Fashion Is Dictated By Societal Changes, Fashion and Impressionism after Haussmann’s redevelopment of Paris.

The Impressionists, Manet and Degas in particular, captured the dramatic change of society after Haussmann’s redevelopment of Paris.  Using their soft muted colors and broken brushwork, the Impressionists painted women of all classes and ages showing the details of their dress.   With keen ‘flanuer’ eyes, they captured intimate scenes of the women’s styles juxtaposed within the new and the old Paris.  The newly found freedom of movement that the modern Paris offered gives us a glimpse of women wearing dresses for the new Paris and also in the old tradition, thus, revealing women’s status and fashion.   Quoted from the journal ‘Modern Art & Life’, circa 1880,  “Impressionisme is a masculine noun, Larousse tells us, but in its intimacy with fashion and the commodity it was gendered feminine.”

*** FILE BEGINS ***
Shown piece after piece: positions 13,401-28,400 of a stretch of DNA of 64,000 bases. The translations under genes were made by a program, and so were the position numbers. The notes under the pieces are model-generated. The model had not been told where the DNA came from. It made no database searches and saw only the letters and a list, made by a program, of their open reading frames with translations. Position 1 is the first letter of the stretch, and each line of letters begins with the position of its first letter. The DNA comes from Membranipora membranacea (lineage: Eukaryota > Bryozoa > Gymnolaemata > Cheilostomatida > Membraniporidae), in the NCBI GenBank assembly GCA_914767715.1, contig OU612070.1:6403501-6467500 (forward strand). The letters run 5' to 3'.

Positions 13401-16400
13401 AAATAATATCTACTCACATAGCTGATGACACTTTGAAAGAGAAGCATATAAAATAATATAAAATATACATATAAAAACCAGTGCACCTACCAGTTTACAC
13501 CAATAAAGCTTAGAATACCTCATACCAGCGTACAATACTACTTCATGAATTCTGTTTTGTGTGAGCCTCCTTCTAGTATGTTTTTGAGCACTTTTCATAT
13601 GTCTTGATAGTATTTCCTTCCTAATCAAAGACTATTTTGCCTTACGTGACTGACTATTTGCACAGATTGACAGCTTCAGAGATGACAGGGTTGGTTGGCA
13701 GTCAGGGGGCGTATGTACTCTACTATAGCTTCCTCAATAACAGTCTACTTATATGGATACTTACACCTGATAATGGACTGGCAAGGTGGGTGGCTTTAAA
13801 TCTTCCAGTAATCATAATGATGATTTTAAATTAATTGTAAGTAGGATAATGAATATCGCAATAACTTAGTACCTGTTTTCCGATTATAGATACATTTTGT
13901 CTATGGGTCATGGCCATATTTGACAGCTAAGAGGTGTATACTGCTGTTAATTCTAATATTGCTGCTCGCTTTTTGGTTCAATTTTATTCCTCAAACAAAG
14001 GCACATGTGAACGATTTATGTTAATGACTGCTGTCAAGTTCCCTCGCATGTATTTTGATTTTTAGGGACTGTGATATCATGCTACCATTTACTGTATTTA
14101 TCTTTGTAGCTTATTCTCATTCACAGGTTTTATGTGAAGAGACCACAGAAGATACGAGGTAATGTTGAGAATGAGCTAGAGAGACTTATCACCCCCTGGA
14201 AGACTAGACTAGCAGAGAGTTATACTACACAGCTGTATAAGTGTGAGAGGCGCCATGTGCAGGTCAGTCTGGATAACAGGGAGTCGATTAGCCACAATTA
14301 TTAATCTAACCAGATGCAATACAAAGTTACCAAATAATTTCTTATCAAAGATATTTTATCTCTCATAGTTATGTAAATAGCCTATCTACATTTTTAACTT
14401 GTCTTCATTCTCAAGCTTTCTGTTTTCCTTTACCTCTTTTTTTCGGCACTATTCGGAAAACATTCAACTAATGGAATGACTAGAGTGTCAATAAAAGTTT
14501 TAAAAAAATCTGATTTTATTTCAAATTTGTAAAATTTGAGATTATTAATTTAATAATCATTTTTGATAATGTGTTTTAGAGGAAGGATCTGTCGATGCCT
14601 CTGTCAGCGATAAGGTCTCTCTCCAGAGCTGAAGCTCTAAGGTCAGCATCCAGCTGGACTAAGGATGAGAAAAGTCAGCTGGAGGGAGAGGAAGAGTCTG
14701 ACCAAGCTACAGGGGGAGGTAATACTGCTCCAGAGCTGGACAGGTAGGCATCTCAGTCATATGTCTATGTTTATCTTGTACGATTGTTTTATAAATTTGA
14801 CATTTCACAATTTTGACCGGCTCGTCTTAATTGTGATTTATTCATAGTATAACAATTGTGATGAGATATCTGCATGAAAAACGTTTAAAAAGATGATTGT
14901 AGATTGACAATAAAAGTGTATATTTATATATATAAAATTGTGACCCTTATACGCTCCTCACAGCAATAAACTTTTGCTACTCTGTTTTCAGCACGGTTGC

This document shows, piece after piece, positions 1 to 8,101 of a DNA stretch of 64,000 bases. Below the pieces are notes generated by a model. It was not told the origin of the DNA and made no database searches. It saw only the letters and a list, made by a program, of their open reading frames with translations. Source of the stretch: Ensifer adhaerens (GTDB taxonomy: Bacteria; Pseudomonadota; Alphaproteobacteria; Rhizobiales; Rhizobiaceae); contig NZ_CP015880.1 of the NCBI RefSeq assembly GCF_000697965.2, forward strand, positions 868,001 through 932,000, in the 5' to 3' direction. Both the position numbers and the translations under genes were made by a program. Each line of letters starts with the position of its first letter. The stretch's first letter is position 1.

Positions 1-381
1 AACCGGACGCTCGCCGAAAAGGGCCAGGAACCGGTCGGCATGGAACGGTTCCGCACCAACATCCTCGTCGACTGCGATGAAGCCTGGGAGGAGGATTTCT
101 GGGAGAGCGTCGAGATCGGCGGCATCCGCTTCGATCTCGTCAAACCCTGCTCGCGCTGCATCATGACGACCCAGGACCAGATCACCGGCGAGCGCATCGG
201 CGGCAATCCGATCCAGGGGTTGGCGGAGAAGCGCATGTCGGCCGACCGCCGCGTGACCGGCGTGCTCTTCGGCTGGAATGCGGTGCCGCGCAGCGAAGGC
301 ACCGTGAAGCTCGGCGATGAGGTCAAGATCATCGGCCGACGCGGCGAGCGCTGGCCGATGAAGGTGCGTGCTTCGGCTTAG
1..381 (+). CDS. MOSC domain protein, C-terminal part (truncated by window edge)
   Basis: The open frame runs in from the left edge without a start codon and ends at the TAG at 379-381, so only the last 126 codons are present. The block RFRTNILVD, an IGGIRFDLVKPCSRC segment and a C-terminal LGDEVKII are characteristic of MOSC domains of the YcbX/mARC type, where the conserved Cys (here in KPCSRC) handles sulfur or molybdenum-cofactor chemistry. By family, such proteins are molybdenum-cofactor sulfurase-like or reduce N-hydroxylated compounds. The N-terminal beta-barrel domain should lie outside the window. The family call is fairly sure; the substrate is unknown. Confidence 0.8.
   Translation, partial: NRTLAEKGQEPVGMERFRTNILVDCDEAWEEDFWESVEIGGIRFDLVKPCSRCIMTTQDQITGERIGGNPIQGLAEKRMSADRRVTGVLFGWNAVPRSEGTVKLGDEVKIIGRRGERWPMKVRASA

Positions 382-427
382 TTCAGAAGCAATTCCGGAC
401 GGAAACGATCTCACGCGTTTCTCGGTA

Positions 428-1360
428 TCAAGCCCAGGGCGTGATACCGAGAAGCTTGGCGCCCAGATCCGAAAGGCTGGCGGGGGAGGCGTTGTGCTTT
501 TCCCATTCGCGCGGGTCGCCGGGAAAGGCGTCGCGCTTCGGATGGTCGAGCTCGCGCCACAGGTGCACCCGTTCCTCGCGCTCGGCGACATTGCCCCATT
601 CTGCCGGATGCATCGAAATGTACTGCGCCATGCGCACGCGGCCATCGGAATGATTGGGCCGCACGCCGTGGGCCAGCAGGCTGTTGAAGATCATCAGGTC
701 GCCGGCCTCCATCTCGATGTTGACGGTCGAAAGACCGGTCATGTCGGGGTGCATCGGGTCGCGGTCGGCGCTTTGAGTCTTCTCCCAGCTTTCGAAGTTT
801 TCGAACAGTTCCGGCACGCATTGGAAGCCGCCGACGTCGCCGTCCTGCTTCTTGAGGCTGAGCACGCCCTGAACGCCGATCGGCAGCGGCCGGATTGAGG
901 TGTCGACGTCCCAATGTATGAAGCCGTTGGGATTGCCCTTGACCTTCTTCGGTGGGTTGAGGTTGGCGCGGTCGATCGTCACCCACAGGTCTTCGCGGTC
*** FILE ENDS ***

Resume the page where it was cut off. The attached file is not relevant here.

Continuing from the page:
Construction began in 1850 within the city of Paris by the architect Haussmann.  He replaced the overcrowded shanties and small dark winding cobblestoned streets with wide expansive boulevards and sunny parks that gave Parisians, of all classes, the ability to stroll and “be seen.”   This was a new and exciting change for women! Finally, it was acceptable for a woman to walk unaccompanied on the boulevards and to intermingle with people of different classes.